In their lifetime, 40% of women and 20% of men will experience migraine headaches. Up to 60% of female sufferers have headaches associated with menstruation. According to the International Headache Society, menstrual migraines without aura (a pre-headache visual, sensory, motor, or verbal disturbance) may begin two to three days after bleeding starts.
Potential Causes of Migraines
Possible triggers include a decrease in estradiol, release of inflammatory substances from the uterine lining, low magnesium, decreases in certain brain chemicals like serotonin and GABA, dehydration, suspected foods and insufficient sleep. Some migraine specialists believe that a decrease in estradiol levels is the most likely trigger.
Estradiol as a Possible Treatment Option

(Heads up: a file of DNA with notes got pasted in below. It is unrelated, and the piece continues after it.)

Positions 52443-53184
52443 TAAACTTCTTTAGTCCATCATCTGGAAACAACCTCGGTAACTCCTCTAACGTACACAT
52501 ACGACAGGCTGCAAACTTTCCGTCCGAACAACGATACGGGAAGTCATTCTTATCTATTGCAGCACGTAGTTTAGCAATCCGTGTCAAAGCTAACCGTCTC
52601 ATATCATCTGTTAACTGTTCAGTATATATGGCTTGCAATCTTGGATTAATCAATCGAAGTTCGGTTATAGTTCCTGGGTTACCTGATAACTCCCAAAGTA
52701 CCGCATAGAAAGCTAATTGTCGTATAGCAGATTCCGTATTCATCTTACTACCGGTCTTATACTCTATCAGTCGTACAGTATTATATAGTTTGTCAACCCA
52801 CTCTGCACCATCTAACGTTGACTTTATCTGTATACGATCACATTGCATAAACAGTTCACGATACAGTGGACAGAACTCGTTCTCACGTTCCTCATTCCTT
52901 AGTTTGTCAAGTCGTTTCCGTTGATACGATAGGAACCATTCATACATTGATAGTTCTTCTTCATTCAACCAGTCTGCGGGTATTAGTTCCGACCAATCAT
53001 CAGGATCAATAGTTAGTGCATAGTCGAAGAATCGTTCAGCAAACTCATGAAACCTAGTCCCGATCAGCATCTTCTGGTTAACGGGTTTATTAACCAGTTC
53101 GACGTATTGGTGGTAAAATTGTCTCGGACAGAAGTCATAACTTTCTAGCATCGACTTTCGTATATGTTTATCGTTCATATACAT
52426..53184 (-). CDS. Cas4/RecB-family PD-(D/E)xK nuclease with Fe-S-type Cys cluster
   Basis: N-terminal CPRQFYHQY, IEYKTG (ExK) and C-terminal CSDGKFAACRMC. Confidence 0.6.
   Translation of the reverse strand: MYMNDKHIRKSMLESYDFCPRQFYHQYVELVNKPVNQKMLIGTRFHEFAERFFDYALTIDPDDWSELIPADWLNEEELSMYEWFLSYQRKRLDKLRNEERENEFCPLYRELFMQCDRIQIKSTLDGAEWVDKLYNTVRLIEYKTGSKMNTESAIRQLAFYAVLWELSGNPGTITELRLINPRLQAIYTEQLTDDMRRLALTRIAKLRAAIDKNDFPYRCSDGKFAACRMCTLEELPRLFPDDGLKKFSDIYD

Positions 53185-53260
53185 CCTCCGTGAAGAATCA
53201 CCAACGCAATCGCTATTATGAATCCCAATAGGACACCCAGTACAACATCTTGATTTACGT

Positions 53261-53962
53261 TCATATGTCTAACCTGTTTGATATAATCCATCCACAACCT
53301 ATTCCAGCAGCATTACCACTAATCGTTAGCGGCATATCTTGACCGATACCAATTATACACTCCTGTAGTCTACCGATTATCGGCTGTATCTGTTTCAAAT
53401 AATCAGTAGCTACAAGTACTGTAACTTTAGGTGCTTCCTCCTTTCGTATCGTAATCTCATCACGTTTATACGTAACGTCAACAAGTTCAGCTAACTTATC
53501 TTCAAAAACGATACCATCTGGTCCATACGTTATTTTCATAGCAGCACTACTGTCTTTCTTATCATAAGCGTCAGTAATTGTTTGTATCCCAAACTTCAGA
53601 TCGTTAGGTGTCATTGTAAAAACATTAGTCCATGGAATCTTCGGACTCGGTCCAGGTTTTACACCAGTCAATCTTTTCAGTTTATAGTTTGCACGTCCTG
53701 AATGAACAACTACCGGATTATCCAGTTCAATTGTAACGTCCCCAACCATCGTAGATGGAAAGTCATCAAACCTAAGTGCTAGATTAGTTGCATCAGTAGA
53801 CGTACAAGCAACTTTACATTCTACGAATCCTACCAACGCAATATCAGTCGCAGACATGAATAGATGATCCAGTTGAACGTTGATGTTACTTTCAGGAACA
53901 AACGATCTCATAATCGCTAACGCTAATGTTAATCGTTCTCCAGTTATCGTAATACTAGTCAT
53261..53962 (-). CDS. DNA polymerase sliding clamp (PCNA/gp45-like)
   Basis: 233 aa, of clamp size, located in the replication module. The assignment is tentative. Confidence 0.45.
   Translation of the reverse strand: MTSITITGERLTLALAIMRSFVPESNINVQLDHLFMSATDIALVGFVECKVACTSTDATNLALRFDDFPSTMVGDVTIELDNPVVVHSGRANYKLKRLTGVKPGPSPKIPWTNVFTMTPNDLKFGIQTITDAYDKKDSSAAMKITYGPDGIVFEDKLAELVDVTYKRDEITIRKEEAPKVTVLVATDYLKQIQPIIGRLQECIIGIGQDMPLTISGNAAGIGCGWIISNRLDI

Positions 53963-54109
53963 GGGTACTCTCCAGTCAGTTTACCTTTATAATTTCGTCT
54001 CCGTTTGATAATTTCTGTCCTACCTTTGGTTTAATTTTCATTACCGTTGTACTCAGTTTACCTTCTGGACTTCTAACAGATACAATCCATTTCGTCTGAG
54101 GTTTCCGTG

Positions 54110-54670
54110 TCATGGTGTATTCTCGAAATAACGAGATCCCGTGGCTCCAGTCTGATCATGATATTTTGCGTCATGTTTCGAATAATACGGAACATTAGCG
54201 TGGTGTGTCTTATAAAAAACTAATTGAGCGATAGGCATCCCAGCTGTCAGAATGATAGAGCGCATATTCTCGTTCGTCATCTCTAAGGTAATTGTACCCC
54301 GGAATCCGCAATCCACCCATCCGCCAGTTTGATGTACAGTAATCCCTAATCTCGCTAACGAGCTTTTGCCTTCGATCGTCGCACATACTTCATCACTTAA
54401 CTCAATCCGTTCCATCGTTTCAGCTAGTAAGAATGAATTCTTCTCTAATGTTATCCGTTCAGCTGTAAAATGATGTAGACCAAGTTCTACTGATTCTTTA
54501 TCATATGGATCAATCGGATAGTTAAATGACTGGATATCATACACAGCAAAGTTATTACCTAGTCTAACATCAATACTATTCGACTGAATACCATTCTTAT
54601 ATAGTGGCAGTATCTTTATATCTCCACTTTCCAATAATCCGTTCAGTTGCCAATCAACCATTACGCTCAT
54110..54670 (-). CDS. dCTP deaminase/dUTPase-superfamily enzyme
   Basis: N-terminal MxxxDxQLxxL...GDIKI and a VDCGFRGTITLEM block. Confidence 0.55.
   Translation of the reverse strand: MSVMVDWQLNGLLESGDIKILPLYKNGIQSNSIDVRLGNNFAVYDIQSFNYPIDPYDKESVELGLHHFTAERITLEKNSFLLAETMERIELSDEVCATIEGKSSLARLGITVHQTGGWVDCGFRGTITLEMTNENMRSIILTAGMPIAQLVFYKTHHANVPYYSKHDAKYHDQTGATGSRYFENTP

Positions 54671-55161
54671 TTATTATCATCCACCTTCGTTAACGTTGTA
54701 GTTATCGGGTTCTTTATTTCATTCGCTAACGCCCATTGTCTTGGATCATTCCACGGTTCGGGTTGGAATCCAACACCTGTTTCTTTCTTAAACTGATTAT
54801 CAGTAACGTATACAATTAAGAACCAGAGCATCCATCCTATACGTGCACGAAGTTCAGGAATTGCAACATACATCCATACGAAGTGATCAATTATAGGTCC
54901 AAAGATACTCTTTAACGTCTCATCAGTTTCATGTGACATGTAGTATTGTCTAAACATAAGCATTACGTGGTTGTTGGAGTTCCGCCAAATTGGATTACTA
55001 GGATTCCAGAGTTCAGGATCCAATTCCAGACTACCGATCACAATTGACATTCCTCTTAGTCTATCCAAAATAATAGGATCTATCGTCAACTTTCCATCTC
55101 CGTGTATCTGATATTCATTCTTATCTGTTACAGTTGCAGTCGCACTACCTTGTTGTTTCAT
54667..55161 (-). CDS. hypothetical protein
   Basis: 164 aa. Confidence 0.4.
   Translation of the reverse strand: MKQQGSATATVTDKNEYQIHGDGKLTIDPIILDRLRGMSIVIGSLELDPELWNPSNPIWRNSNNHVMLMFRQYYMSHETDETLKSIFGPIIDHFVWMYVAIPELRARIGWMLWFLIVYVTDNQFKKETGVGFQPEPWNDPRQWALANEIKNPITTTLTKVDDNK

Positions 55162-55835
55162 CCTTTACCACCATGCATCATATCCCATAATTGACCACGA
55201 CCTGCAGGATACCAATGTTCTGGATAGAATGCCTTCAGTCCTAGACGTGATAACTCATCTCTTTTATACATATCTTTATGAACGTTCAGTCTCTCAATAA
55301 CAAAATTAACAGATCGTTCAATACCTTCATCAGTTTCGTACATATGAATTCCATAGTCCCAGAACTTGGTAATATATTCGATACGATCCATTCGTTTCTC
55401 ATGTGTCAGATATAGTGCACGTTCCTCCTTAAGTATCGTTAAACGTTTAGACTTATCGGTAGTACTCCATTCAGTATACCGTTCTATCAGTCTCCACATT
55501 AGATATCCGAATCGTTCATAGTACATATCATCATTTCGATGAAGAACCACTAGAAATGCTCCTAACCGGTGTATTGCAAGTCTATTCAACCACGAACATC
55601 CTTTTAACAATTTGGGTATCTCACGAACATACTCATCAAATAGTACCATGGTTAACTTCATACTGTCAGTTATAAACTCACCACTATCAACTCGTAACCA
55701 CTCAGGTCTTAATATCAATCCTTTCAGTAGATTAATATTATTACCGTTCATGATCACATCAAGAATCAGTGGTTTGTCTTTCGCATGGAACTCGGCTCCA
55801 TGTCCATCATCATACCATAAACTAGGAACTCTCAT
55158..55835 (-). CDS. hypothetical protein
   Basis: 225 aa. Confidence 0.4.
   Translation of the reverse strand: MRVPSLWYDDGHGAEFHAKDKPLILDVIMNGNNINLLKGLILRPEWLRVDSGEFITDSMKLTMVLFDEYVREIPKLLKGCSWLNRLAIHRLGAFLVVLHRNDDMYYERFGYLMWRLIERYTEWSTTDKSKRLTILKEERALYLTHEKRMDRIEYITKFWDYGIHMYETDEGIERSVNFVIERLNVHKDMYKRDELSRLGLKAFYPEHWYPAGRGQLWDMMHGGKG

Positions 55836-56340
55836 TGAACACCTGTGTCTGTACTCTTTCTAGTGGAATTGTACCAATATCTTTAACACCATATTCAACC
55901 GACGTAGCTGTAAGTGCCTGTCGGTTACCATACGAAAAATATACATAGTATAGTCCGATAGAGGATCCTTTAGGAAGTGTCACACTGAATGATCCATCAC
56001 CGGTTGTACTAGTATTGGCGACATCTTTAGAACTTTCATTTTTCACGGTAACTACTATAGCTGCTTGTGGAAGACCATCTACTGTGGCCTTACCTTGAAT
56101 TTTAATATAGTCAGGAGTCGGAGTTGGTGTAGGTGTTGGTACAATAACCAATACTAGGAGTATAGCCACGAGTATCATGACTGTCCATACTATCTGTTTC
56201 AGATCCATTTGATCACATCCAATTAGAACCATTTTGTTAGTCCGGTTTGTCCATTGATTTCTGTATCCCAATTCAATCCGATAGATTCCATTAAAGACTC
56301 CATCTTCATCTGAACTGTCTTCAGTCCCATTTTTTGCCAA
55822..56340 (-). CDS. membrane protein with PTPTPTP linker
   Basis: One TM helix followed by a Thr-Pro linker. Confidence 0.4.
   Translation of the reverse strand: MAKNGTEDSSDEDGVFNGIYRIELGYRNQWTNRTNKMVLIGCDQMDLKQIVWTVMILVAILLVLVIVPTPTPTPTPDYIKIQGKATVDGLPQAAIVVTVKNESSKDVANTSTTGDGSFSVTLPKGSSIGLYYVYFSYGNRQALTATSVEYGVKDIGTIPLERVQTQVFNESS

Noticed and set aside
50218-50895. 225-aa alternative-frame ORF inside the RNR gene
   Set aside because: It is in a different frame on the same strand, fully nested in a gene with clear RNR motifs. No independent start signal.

According to Dr. E. Anne MacGregor, raising premenstrual estradiol levels can help to avert or minimize the effect of these migraines. Maintaining estrogen in a range of 45-75 pg/ml may reduce the intensity and frequency of migraine headaches. Estradiol 1.5mg gel, applied six days prior to bleeding and continued through Day 2 of menses, has been shown to effectively decrease the number of migraine days in some women. Extending this time period beyond day 2 and tapering the dose may help prevent “withdrawal” headaches caused by stopping estradiol abruptly. Progesterone may also help decrease these headaches because progesterone helps regulate pain and pain perception through GABA receptors in the brain.